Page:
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Providing for the future of special needs individuals

On Behalf of | Aug 14, 2020 | Probate & Estate Administration

Florida residents who care for a special needs individual know that it is not always the easiest thing to do. A variety of factors require consideration to guarantee that the individual receives the best care available to them.

Special needs trusts, or SNT, are often used to provide for the care of special needs individuals. A first-party SNT is used to preserve benefits like Medicaid and SSI received by the special needs individual. Assets included in an SNT and all profits derived from those assets are allowable to supplement the cost of care of the special needs individual. These trusts are available to disabled people who have not yet reached 65 years of age. Additionally, the assets used to establish the trust must belong to the individual.

A third-party SNT also allows beneficiaries to receive governmental benefits. These trusts are funded with the assets of a third party and are used to provide additional income to the special needs individual. Income received by the beneficiary could impact SSI eligibility and payments in some cases.

SNTs are the most common tools for people responsible for the care of special needs individuals. However, other options are available. One option is to deliver assets directly to the special needs individual. This option may not be the right decision if the individual does not possess the capacity to manage the assets or would be hurt by a potential loss of governmental or private assistance. Assets could also be transferred to the hands of a third party who would then become responsible for allocating the assets as needed. This alternative is great if the third party acts with integrity but could prove disastrous if he or she does not perform the duties as expected.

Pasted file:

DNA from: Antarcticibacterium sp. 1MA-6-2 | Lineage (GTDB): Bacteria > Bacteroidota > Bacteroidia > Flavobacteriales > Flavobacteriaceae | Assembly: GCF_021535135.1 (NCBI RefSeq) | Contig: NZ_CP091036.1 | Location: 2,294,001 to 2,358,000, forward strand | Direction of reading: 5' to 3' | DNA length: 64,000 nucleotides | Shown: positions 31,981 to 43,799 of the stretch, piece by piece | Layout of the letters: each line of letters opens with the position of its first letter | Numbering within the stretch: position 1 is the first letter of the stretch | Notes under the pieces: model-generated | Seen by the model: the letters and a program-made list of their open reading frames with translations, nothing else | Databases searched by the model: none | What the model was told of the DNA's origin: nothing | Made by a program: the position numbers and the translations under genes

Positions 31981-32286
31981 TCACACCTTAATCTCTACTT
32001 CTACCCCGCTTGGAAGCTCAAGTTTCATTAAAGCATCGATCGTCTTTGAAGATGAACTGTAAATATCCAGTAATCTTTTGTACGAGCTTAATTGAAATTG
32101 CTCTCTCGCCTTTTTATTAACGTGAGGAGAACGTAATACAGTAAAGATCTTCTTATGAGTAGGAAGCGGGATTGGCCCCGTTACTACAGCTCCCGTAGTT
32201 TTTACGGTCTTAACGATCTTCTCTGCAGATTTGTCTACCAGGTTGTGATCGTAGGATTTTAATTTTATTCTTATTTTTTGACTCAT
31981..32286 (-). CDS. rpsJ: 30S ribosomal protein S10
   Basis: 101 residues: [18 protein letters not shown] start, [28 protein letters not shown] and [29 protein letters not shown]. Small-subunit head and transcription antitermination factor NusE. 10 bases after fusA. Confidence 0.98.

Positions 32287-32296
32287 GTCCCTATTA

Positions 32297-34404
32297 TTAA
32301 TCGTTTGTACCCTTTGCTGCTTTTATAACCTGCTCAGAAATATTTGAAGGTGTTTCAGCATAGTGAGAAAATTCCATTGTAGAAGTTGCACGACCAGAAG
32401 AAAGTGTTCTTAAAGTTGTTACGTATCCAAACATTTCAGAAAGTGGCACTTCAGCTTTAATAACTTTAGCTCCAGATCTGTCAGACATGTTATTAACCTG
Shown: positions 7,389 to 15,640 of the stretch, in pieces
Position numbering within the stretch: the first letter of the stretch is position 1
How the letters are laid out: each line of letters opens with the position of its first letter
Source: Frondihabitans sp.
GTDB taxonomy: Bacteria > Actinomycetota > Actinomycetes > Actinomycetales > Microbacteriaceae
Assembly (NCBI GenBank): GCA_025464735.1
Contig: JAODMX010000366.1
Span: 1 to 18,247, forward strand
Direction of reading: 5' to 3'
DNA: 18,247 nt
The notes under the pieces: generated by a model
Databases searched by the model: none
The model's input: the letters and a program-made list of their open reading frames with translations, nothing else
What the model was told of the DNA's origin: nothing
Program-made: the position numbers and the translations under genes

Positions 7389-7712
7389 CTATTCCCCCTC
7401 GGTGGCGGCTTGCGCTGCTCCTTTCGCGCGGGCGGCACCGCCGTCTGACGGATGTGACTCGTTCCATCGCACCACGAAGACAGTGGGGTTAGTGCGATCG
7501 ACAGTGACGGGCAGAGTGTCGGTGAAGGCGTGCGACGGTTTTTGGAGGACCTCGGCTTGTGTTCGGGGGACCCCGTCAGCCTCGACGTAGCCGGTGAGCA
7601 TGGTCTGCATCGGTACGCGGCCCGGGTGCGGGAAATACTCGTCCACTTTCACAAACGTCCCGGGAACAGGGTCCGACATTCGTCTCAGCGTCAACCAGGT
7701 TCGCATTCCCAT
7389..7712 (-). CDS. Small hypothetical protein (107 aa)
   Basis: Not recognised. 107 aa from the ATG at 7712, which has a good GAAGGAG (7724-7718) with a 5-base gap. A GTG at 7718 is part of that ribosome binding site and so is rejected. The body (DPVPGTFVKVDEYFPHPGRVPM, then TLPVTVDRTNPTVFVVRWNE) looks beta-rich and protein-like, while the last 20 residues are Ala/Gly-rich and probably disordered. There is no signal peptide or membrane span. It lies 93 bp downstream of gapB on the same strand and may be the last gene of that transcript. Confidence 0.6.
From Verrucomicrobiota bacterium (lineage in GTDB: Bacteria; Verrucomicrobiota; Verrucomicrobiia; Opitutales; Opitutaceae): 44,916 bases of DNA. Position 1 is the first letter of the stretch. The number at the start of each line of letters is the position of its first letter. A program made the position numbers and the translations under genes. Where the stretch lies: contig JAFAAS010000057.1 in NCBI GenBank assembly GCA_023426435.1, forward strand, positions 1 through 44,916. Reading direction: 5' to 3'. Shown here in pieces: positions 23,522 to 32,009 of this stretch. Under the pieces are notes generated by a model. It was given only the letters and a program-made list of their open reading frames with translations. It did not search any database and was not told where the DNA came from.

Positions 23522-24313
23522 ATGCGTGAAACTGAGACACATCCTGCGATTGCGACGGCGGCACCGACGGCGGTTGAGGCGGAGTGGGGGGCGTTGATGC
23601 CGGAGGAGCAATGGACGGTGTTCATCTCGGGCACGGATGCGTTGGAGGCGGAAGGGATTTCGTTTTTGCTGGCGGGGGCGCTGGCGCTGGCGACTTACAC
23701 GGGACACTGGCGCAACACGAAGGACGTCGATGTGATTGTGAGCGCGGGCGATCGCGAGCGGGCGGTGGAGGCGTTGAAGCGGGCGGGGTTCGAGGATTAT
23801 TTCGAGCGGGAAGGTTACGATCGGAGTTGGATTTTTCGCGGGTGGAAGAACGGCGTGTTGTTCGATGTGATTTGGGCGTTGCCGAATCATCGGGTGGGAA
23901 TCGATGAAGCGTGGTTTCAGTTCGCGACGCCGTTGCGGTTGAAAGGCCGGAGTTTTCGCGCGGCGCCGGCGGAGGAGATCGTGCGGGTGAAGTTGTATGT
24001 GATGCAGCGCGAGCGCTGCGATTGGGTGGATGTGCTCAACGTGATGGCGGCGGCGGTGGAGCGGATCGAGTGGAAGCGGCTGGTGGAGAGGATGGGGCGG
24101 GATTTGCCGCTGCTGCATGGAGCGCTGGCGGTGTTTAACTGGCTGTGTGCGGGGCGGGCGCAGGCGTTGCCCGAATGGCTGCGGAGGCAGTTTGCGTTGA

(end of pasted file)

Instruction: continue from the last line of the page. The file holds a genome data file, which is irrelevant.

Parents and grandparents often want to continue to care for their loved ones after they are no longer able to be with them physically. This responsibility becomes more urgent when the loved one is disabled or possesses a special need. Individuals concerned with special needs trusts and other ways to provide for loved ones may benefit from consulting with an attorney who is familiar with these matters.


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